57 It was argued on behalf of the plaintiff that the Chief Justice’s analysis is correct about the irreducible core of obligations, referred to by Millett, L.J. in Armitage v. Nurse, which are fundamental, in that case to a trust, of performing the trusts honestly and in good faith for the benefit of the beneficiaries as the minimum necessary to give substance to the trust. By analogy a director has similar irreducible core fiduciary obligations to his company. The Chief Justice clearly considered that such irreducible core fiduciary obligations could not, because of their nature, be excluded and in my respectful view that is correct. The plaintiff’s claim against Mr. Gilbertson is not for damages for negligence; it is for an accounting and for equitable compensation for breaches of fiduciary duty.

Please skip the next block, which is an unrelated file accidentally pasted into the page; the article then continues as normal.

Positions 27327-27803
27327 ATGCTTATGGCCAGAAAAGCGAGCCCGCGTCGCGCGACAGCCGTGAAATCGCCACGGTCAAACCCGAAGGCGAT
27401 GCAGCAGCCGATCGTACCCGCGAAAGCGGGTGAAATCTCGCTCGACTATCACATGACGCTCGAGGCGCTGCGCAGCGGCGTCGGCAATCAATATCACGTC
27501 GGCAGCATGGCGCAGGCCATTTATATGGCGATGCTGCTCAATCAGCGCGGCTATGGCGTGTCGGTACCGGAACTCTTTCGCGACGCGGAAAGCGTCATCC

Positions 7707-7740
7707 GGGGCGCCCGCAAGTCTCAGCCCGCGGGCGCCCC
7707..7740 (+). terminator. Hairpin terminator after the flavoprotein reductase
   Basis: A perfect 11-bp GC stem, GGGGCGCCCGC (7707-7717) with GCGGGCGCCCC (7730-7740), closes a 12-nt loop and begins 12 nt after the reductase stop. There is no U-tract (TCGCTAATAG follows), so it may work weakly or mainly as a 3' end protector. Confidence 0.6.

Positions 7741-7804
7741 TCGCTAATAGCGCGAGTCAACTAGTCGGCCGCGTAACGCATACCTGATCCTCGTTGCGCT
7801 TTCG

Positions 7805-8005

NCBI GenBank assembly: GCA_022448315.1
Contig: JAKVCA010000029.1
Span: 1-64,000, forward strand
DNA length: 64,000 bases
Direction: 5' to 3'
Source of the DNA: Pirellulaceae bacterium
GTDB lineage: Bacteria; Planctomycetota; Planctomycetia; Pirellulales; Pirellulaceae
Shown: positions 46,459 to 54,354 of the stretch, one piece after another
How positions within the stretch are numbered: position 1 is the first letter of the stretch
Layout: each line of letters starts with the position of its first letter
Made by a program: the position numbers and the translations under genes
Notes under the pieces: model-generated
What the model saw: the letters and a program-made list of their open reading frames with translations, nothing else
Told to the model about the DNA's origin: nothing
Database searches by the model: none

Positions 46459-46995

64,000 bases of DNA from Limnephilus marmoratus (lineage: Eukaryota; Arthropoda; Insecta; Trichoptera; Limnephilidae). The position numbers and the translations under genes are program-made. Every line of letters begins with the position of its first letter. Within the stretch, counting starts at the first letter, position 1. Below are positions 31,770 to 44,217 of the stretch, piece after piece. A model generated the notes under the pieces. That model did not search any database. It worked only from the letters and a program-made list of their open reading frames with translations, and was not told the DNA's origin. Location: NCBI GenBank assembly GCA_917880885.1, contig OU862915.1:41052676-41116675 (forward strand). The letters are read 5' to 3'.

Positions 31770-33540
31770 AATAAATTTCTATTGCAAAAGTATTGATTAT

58 In Armitage v. Nurse (2), Millett, L.J. also said (ibid., at 251):
“It is the duty of a trustee to manage the trust property and deal with it in the interests of the beneficiaries. If he acts in a way which he does not honestly believe is in their interests then he is acting dishonestly. It does not matter whether he stands or thinks he stands to gain personally from his actions. A trustee who acts with the intention of benefiting persons who are not the objects of the trust is not the less dishonest because he does not intend to benefit himself.”
59 He also said (ibid., at 256):
“It is not necessary to use the word ‘fraud’ or ‘dishonesty’ if the facts which make the conduct complained of fraudulent are pleaded; but, if the facts pleaded are consistent with innocence, then it is not open to the court to find fraud. As Buckley, L.J. said in Belmont Finance Corporation Ltd. v. Williams Furniture Ltd. ([1979] Ch. at 268):